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Kuala Lumpur – The Towering Malaysian City

I arrived in Malaysia’s capital city Kuala Lumpur at around midday the following day after jumping on the overnight train from Penang in Northern Malaysia. Although the train arrived 3 hours later than scheduled, the ride was actually quite a pleasant one with plenty of room in the cabins to stretch out for a half decent night’s sleep.

The original plan was to relax in the city for a couple of days before dashing off to Singapore to catch my pending flight to Australia; however, these immediately changed after touching down at the main train station. I’d arrived in the city for Malaysia’s Formula 1 weekend and as it was the cheapest way to catch a Grand Prix in the world (at a snap of £40), there was no chance of me missing out on buying a ticket for the main race day tomorrow, especially as I’d never been to a live race! This meant I had to try and cram in as much of the city as I could on the first day, which ended up being like a Cannonball Run.

After checking into my somewhat ill-equipped hostel downtown, I headed off towards the Golden Triangle in the Bukit Bintang area which encompasses the main shopping and entertainment district. As expected, the area was the hub of all the action in Kuala Lumpur, the atmosphere encapsulated by the intense humidity hanging in the air.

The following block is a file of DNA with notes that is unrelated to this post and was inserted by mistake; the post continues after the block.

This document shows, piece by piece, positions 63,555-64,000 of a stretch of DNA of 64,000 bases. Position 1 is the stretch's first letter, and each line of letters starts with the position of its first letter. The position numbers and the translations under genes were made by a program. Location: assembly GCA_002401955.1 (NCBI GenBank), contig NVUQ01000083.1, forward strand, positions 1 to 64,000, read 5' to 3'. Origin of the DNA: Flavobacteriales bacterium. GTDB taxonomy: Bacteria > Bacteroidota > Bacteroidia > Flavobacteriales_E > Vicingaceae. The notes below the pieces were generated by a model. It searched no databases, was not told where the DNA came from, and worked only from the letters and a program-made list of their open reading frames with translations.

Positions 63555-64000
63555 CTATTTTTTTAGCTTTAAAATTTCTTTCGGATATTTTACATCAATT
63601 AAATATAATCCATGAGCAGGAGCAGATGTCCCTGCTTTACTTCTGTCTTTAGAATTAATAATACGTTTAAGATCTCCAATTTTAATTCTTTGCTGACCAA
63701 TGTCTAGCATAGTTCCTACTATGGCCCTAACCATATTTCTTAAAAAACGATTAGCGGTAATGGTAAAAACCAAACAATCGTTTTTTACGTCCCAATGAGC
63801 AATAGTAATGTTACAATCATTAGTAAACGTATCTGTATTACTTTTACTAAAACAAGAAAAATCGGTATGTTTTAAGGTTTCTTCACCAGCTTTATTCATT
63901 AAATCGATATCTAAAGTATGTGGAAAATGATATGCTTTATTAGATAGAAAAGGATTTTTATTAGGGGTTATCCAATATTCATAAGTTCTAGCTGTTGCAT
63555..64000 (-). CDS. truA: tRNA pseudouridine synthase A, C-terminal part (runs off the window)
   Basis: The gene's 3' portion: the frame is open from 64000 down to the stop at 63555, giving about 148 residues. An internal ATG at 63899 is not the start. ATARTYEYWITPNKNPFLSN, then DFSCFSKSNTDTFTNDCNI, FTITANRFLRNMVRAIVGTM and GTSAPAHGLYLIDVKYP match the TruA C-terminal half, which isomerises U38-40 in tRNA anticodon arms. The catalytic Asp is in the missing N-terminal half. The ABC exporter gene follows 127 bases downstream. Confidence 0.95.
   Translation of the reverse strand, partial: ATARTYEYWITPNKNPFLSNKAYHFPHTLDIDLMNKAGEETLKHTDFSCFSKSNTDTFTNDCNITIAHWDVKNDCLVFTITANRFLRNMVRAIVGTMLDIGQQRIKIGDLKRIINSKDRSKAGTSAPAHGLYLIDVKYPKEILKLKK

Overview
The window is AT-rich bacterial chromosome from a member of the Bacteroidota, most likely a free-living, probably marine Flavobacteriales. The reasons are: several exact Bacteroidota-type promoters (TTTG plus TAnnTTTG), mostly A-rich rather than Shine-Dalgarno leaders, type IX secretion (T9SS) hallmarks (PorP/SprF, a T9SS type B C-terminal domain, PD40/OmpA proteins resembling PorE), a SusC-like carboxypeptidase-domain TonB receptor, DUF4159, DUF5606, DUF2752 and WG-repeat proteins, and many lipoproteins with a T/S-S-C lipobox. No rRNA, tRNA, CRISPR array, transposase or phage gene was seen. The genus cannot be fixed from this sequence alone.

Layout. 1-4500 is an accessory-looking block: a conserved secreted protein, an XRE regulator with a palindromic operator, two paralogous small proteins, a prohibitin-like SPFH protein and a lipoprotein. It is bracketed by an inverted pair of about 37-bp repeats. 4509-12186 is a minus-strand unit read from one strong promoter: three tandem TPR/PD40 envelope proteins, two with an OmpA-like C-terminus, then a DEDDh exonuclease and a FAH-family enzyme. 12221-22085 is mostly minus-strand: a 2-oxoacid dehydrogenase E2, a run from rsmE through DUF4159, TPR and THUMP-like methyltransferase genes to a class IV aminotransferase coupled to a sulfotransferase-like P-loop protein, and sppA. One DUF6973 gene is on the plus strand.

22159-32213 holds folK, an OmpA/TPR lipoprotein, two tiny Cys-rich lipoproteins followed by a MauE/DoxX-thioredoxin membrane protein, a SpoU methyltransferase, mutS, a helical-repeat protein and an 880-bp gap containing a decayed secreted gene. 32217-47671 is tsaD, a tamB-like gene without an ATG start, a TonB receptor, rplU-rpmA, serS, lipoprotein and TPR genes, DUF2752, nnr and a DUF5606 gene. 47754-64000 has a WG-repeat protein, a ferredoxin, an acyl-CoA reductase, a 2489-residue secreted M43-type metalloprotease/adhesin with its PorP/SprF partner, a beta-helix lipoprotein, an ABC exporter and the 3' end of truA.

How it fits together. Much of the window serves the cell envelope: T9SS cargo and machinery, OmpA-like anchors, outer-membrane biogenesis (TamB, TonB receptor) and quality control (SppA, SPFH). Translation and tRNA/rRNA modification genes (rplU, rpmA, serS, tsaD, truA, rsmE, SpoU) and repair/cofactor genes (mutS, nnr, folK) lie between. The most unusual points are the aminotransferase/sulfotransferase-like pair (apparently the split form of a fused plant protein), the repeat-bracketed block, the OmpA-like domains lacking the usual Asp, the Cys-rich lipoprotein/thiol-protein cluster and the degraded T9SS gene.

Streets of Bukit Bintang - Kuala Lumpur, Malaysia

Streets of Bukit Bintang – Kuala Lumpur, Malaysia


Skyscrapers of Bukit Bintang - Kuala Lumpur, Malaysia

Skyscrapers of Bukit Bintang – Kuala Lumpur, Malaysia

As I continued through the district towards the famous Petronas Towers, I passed through dense areas of towering skyscrapers that dwarfed the shops, kiosks, bars and restaurants beneath. The city’s tram network flew past on the tracks high up on concrete stilts. Expensive sports cars whizzed by through the long flowing roads that cut through the metropolis. The feeling of the city was however quite unperturbed in contrast to the day-to-day life of the locals.

Metro System of Kuala Lumpur - Malaysia

Metro System of Kuala Lumpur – Malaysia


Gran Turismo - Kuala Lumpur, Malaysia

Gran Turismo – Kuala Lumpur, Malaysia


Moped GP - Kuala Lumpur, Malaysia

Moped GP – Kuala Lumpur, Malaysia

As I wandered mostly fixated with the towers above, past the office towers of Jalan Raja Chulan, the Jalan Sultan Ismail hotel strip, the Jalan P. Ramlee party street and the KL Menara Tower, I eventually arrived at the Petronas Towers in the main Kuala Lumpur City Centre (KLCC).

Jalan Raja Chulan - Bukit Bintang - Kuala Lumpur, Malaysia

Jalan Raja Chulan – Bukit Bintang – Kuala Lumpur, Malaysia


Jalan Tong Shin - Bukit Bintang - Kuala Lumpur, Malaysia

Jalan Tong Shin – Bukit Bintang – Kuala Lumpur, Malaysia


KL Menara Tower - Kuala Lumpur, Malaysia

KL Menara Tower – Kuala Lumpur, Malaysia

These towers were the tallest in the world between 1996 and 2003 and still remain the biggest attraction to the city. The towers were magnificently positioned, it was hard to avoid it’s on looking gaze anywhere in the city. Surprisingly, security in the Petronas Towers area seemed quite unapparent, with streams of people walking in and out of the building as they pleased owing to the shopping centre that was inside. Not only was there a shopping centre, but the city’s aquarium sat in the basement.

Distant Petronas Towers - Kuala Lumpur, Malaysia